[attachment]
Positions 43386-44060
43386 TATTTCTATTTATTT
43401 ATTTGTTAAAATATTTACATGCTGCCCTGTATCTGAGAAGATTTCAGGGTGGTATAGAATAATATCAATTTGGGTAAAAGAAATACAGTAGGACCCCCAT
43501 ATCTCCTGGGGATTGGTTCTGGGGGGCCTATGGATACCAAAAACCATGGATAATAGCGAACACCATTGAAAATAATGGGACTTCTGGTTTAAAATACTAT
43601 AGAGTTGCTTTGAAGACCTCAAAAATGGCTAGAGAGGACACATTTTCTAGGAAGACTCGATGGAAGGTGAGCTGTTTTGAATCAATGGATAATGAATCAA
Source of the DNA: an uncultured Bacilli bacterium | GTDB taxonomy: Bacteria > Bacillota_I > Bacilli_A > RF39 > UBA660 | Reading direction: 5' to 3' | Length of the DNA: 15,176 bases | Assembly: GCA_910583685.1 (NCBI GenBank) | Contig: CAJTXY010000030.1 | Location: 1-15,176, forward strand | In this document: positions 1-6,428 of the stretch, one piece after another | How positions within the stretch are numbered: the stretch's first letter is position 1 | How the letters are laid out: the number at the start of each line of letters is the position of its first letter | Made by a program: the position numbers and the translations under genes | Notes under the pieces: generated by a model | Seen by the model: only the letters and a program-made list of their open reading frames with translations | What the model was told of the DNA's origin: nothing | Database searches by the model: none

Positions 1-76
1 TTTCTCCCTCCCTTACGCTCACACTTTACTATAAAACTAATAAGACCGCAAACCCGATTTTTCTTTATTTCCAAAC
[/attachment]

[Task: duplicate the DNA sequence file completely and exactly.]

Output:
Positions 43386-44060
43386 TATTTCTATTTATTT
43401 ATTTGTTAAAATATTTACATGCTGCCCTGTATCTGAGAAGATTTCAGGGTGGTATAGAATAATATCAATTTGGGTAAAAGAAATACAGTAGGACCCCCAT
43501 ATCTCCTGGGGATTGGTTCTGGGGGGCCTATGGATACCAAAAACCATGGATAATAGCGAACACCATTGAAAATAATGGGACTTCTGGTTTAAAATACTAT
43601 AGAGTTGCTTTGAAGACCTCAAAAATGGCTAGAGAGGACACATTTTCTAGGAAGACTCGATGGAAGGTGAGCTGTTTTGAATCAATGGATAATGAATCAA
Source of the DNA: an uncultured Bacilli bacterium | GTDB taxonomy: Bacteria > Bacillota_I > Bacilli_A > RF39 > UBA660 | Reading direction: 5' to 3' | Length of the DNA: 15,176 bases | Assembly: GCA_910583685.1 (NCBI GenBank) | Contig: CAJTXY010000030.1 | Location: 1-15,176, forward strand | In this document: positions 1-6,428 of the stretch, one piece after another | How positions within the stretch are numbered: the stretch's first letter is position 1 | How the letters are laid out: the number at the start of each line of letters is the position of its first letter | Made by a program: the position numbers and the translations under genes | Notes under the pieces: generated by a model | Seen by the model: only the letters and a program-made list of their open reading frames with translations | What the model was told of the DNA's origin: nothing | Database searches by the model: none

Positions 1-76
1 TTTCTCCCTCCCTTACGCTCACACTTTACTATAAAACTAATAAGACCGCAAACCCGATTTTTCTTTATTTCCAAAC